Every time the market heats up you'll start to see signs on street corners advertising rent-to-own or lease purchase homes. Many buyers are attracted to this option because it presents itself as a way to buy a home with less out of pocket expense than traditional. Unfortunately, most of the time things are not as they seem with "rent to own" homes. While occasionally there are good deals out there, the entire lease-purchase industry has a bad name due to the scams, fees, and expenses you may not know about ahead of time that can put you in a bad spot long-term.
Times Where You Can Look Into Rent to Own Opportunities
The idea is simple. A home seller wants to sell their home and instead of selling it outright, they offer it for lease with an option to buy it at a later. In theory, this means that you can slowly pay off a home, much like renting, but when your lease is up, you own the home instead. They are similar to a mortgage, but you can opt-out without the same dangers as walking away from a mortgage. So what's the catch?
Most of the time the seller of these homes are investors. They know that they can sell it on the open market and they know that people who look for "rent to own" homes might have already been turned down for other options. There are groups of people that like to rent and would pay a premium for the opportunity to purchase. Take professional athletes as an example. They may be in a city for a short time but who knows if they'll get traded or worse, cut. In these instances, an athlete might choose this option because if they get traded they can easily get out of the deal without having to sell the home. If they get an extension, then they could just purchase the home.
Why is Rent to Own a Bad Idea?
You Pay More
Typically, if the seller is offering you something special then they need to see some benefit. Most of the time, lease purchases have a clause about the price being over the market. In addition, they stipulate how much if any of your rent goes to the mortgage. This means you end up paying more than you would if you had a mortgage. Many of the offers you get from rent to own landlords also require a fee to start the contract, which you will not get back if you opt to back out of the agreement down the line.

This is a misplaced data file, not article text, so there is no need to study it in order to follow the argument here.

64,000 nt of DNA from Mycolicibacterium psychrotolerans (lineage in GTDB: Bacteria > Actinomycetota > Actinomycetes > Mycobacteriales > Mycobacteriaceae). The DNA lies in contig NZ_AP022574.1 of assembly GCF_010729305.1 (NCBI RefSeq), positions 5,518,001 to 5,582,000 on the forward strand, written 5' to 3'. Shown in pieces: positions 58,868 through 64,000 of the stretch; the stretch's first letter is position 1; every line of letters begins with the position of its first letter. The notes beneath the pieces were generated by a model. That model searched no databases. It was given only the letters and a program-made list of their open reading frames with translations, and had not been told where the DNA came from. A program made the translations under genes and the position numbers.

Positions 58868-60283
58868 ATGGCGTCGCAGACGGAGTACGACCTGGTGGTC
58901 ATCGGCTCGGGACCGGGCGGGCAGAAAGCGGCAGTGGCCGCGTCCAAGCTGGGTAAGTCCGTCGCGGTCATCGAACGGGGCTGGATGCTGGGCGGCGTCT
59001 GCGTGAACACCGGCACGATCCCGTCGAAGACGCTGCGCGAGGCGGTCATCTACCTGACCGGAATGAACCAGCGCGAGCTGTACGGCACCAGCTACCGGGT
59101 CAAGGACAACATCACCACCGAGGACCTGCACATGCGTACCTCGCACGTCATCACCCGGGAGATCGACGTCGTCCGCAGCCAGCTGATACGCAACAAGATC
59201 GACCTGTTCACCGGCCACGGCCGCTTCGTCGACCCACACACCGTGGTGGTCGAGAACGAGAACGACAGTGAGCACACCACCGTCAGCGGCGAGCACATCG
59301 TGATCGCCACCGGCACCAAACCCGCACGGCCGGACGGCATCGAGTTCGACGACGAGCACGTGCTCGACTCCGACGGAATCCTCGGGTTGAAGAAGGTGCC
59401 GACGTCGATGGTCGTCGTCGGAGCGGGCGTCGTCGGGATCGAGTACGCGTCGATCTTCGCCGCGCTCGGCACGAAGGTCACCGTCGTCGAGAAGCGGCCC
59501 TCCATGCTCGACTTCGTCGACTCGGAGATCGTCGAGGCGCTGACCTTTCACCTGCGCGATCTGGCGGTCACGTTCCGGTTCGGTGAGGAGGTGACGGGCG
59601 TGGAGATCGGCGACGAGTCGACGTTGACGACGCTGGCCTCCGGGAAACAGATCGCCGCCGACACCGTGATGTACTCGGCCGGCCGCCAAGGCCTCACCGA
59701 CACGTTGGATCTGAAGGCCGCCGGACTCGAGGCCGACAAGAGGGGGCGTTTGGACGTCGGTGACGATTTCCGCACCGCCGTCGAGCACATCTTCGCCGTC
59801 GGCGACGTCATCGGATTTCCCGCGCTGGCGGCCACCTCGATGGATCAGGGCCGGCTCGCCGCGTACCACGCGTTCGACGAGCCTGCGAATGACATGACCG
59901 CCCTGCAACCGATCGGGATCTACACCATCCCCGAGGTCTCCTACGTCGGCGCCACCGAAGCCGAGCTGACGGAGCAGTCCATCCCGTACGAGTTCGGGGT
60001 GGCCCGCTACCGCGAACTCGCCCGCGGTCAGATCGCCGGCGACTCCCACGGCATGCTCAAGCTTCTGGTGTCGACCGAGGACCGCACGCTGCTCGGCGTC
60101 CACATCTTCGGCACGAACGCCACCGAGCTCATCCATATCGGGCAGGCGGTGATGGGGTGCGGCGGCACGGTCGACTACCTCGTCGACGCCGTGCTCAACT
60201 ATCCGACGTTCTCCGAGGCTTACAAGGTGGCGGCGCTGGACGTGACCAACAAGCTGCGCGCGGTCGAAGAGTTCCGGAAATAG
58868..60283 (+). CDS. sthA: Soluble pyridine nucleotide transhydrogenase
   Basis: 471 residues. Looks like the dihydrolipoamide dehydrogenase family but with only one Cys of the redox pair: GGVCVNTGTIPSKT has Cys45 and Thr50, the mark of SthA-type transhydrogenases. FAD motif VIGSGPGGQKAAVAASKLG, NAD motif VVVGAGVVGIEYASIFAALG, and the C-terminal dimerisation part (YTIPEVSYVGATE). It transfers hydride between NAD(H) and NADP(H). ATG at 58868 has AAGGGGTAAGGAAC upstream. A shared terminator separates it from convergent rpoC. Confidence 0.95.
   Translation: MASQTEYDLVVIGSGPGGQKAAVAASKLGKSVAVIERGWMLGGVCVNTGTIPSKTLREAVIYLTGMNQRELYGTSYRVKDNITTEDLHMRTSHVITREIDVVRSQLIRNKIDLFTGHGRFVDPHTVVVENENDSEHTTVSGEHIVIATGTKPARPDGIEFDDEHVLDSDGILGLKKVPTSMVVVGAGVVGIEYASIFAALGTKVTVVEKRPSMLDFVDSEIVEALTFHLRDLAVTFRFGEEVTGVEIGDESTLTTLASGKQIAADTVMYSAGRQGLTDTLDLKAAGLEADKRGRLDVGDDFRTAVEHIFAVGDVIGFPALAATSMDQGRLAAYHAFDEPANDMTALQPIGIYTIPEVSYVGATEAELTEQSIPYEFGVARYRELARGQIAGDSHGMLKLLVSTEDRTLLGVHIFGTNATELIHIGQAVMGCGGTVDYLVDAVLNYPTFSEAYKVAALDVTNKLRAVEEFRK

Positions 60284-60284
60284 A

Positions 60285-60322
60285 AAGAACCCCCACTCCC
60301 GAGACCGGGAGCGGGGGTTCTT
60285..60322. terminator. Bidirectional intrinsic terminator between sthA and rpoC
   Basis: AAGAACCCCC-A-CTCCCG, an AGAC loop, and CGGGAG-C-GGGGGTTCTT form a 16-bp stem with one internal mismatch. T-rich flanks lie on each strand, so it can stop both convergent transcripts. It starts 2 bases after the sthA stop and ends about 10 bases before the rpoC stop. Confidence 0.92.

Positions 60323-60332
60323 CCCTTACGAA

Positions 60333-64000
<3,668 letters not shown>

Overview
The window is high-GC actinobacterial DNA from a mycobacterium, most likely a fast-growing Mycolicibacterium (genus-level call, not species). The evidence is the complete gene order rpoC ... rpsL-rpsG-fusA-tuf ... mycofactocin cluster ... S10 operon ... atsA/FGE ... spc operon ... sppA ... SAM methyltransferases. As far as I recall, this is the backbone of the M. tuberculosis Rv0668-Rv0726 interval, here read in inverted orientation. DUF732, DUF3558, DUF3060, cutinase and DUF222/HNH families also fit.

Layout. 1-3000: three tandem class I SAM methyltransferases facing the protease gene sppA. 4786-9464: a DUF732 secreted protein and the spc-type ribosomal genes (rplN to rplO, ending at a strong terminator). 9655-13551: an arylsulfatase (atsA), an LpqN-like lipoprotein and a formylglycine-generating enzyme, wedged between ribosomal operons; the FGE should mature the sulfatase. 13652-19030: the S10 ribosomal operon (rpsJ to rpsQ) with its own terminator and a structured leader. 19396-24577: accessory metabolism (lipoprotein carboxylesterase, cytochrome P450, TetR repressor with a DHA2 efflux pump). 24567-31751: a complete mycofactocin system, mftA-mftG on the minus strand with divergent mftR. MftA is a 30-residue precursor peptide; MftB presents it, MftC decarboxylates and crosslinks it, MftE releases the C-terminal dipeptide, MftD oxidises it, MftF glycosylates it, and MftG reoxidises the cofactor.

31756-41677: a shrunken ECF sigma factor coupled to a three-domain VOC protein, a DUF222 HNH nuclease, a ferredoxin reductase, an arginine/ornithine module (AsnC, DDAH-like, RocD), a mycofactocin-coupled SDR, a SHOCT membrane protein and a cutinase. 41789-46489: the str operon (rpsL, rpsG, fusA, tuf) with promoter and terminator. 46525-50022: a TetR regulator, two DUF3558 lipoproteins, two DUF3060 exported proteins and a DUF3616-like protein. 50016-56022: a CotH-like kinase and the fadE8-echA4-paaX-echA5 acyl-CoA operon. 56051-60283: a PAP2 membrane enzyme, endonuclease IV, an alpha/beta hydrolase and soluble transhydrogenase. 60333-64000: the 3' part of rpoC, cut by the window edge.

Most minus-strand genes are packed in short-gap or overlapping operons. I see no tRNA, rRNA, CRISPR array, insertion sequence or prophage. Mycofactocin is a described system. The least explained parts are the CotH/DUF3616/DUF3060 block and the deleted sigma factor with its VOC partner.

One Mistake Could Ruin All Your Hard Work
One of the biggest reasons to be leery before signing a rent to own deal is the terms. Many people put a stipulation in their rent to own contracts that if you miss a payment, it can cancel the deal. This means that even a single missed payment can negate everything you put towards the house. They may also put the option of getting back on track after a missed payment for an additional fee. This means that you once again are paying more for that type of contract than you would on a mortgage.
Some of the lease-purchase contracts have price escalators, rent attribution forfeiture, and other "gotchas." In some cases what this could mean is that the price is outside of your ability to purchase. For example, let's say a rent-to-own has an agreed-upon price upfront that is 5% higher than the market rate at the time of the agreement. If the market goes down, you might have a hard time getting an appraisal. You'd be better off buying the home next door or buying a brand new home at Charles Cove by DR Horton & Express, than accepting this deal. However, you've been paying more in rent and likely put a little money down in order to secure an option. All that money would be "wasted" if you abandoned the deal.
The Truth About Rent To Own Homes
Rent to own homes usually just end up being a really expensive way to rent a home. If you're in a situation like an athlete or a first time home buyer, just rent somewhere as cheap as you can and save. Use that money for a down payment on your home to make it into something that is perfect for you and your family. Call us to find out more!